Earth Girl by Janet Edwards
My rating: 4 of 5 stars
The heroine’s character development was superb, but the world building was subpar.
+ the world building
The world building failed to respect the book’s central theme of history and ultimately its setting as an alternative reality. No explanation was offered for how all nations united as one civilization. Neither was an explanation offered for how people suddenly stopped being religious despite the brief but incredibly jarring sentence about how physicists found proof for creationism simply just to explain the single OMG a secondary character uttered in chapter 5.
As far the world building was concerned, events that led up to the present time, world peace magically happened, and then a third world war leading to the rise and fall of a “Second Roman Empire” which completely ignored the Third Rome controversy and suggested poor research, assuming any, in the writing process. The sad thing is that the book could have simply avoided all the aforementioned issues if it took place in a completely fictional world, albeit inspired by real world settings, instead of an alternate reality.
I also took issue with the idolization of the Military and their ambiguous position in a non-existent political structure. The world building failed to develop the idea of a government. It also failed to convince me that when people left Earth for better planets, ones that didn’t suffer increasing solar storms, they didn’t make backups of humanity’s knowledge and assumed the Earth’s Internet and other various networks were infallible, an assumption that made no sense due to Earth’s increasing solar storms. How convenient it was that during Earth’s exodus, the emigrants left time capsules, a.k.a. stasis boxes, behind because it was trendy, time capsules that would later be excavated for humanity’s lost knowledge.
Finally, I didn’t like the prudish angle the world building worked sometimes. I didn’t care for the equating of polyamory to promiscuity in the form of Jarra’s two Betan classmates. It was bizarre how the slang for ass was “legs” and worse that for a while, due to the lack of proper context clues, I thought a leg fetish was the fashion. Equally bizarre was the “Twoing.” I still don’t know whether Twoing is an engagement or some sort odd official declaration to the government that a couple is dating.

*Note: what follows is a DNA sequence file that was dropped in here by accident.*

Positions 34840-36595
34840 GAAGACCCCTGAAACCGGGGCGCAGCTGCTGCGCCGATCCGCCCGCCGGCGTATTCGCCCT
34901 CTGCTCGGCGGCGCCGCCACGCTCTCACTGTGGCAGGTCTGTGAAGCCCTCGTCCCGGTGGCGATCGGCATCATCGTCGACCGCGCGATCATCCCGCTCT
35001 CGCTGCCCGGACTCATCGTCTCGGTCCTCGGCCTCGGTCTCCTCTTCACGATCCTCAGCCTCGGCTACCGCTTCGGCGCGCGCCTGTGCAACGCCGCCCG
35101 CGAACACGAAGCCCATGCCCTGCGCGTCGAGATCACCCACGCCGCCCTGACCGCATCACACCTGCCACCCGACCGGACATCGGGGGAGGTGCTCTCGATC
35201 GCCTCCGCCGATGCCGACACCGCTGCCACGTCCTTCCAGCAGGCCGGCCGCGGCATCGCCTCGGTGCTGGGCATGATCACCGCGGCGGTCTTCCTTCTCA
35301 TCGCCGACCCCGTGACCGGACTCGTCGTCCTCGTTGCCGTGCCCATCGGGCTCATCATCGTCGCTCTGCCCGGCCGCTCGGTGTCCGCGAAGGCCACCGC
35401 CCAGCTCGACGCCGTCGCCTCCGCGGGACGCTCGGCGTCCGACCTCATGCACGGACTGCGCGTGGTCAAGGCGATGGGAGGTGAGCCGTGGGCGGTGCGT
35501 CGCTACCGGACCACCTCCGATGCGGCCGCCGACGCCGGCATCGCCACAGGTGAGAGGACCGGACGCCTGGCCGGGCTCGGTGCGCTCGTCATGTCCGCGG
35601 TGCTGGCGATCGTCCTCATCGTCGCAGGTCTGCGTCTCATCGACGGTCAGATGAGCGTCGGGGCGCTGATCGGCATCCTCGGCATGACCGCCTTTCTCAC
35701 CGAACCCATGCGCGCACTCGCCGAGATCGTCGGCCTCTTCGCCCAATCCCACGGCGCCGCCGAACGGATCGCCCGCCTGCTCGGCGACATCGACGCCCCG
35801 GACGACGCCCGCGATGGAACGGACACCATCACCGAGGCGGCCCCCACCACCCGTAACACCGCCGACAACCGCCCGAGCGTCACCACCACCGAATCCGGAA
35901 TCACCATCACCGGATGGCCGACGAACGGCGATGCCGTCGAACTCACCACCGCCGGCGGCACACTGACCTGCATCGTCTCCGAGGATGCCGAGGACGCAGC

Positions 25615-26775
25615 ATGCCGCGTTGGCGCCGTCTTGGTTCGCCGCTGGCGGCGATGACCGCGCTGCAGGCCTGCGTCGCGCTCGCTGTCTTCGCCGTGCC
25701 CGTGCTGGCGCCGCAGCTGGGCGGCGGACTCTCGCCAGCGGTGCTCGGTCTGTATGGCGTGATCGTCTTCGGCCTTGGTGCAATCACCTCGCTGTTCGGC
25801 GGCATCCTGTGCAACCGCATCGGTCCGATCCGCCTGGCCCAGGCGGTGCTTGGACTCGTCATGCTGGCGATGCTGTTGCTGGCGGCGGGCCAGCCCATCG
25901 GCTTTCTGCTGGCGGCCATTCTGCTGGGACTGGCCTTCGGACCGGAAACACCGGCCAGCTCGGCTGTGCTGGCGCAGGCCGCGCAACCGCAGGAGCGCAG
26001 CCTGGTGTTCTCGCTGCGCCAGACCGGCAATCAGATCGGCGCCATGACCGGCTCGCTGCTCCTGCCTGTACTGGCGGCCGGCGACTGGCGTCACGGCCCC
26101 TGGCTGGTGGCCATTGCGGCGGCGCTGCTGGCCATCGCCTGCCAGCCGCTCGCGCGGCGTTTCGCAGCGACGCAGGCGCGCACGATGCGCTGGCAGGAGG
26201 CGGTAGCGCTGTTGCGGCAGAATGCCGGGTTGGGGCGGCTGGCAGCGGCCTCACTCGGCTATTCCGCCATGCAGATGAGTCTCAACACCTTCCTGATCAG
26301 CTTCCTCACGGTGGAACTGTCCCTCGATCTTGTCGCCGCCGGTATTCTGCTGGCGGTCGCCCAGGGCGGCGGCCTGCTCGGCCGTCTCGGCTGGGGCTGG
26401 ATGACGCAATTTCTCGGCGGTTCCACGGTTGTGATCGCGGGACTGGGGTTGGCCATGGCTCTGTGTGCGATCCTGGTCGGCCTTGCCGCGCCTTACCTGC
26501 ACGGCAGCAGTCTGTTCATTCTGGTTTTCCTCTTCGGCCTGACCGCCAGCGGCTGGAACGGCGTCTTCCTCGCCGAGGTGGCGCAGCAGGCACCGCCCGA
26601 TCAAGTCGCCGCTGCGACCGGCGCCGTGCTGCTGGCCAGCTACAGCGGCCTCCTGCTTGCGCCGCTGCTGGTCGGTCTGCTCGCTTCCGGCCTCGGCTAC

+ the heroine
Thankfully, the prudish angle tapered off when reasons for Jarra’s two Betan classmates’ matriculation were revealed and Jarra, the heroine, realized the errors, among many, of her judgement.
I loved Jarra. She was supposed to be this flawed character, I think, intended for the reader to warm up to but I liked her from the get-go. I thought her anger was justified, and I fully supported her plan to show the norms up. What started out as a plan of vengeance quickly became a case of character growth as Jarra slowly dismantled her prejudice and came to like and trust the people she previously resented. I loved how she finally summoned the necessary courage to face her abandonment issues, the source of her anger.
The only time I didn’t like to read about Jarra was when she suffered a breakdown in the last third of the book and didn’t snap out of it for a couple chapters, a good chunk of the book. It was also the time I wished the story didn’t stick to an exclusive 1st person POV, Jarra’s POV. Jarra’s breakdown was completely understandable but it was hard to read, so much so that I skimmed. It was the only time I skimmed in the book.
I really liked how her love interest stuck by her, that when Jarra pushed back in fear of rejection, he didn’t let her. Though bland in the personality department, Fian was a nice guy through and through, and it was refreshing and delightful to read about a love interest who didn’t act rudely to gain the heroine’s attention. Jarra may have made a poor decision in selecting her first boyfriend, but with Fian as her second boyfriend she certainly learned her from mistakes. Also, no love triangle — hell yes!
The extent of her character growth amazed me, caught me off guard quite frankly, because that amount usually demands a couple of books in a series. Jarra amazed me so much that she (and a very satisfactory ending) more than compensated for all the issues I had against the book for its splotchy world building which at the very least was conveyed elegantly, i.e. no info-dumping.
I rate Earth Girl 4-stars for I really liked it. The fact that it’s book 1 in a series surprises me because the book tightly wrapped up all the loose ends. I am excited to return to the world, but with trepidation that the sequels might tarnish book 1 (which given my experience is not as uncommon an occurrence as I’d like it to be). Earth Girl set the expectation very high.
I definitely recommend the book for readers looking for a focused YA science fiction with a flawed but strong heroine with a reservation: ignore the fact that the setting is an alternative reality.
Buddy read and discussion with Georgina.
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